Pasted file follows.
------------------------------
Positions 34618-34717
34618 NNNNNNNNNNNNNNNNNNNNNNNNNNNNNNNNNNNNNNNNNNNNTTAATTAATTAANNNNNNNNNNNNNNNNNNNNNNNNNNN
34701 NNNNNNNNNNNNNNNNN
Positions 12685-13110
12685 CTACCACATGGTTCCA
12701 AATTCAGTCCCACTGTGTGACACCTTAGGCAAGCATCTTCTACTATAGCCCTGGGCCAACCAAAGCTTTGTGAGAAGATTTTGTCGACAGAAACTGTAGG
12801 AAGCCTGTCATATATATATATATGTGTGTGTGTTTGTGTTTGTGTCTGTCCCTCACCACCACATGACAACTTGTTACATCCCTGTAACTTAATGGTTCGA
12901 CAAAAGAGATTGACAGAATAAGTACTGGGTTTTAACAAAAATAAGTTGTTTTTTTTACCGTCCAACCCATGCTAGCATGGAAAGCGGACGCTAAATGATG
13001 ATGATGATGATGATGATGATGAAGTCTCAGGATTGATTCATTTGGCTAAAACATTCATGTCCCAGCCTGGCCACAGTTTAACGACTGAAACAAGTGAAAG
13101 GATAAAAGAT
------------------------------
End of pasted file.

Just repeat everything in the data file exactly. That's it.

Positions 34618-34717
34618 NNNNNNNNNNNNNNNNNNNNNNNNNNNNNNNNNNNNNNNNNNNNTTAATTAATTAANNNNNNNNNNNNNNNNNNNNNNNNNNN
34701 NNNNNNNNNNNNNNNNN
Positions 12685-13110
12685 CTACCACATGGTTCCA
12701 AATTCAGTCCCACTGTGTGACACCTTAGGCAAGCATCTTCTACTATAGCCCTGGGCCAACCAAAGCTTTGTGAGAAGATTTTGTCGACAGAAACTGTAGG
12801 AAGCCTGTCATATATATATATATGTGTGTGTGTTTGTGTTTGTGTCTGTCCCTCACCACCACATGACAACTTGTTACATCCCTGTAACTTAATGGTTCGA
12901 CAAAAGAGATTGACAGAATAAGTACTGGGTTTTAACAAAAATAAGTTGTTTTTTTTACCGTCCAACCCATGCTAGCATGGAAAGCGGACGCTAAATGATG
13001 ATGATGATGATGATGATGATGAAGTCTCAGGATTGATTCATTTGGCTAAAACATTCATGTCCCAGCCTGGCCACAGTTTAACGACTGAAACAAGTGAAAG
13101 GATAAAAGAT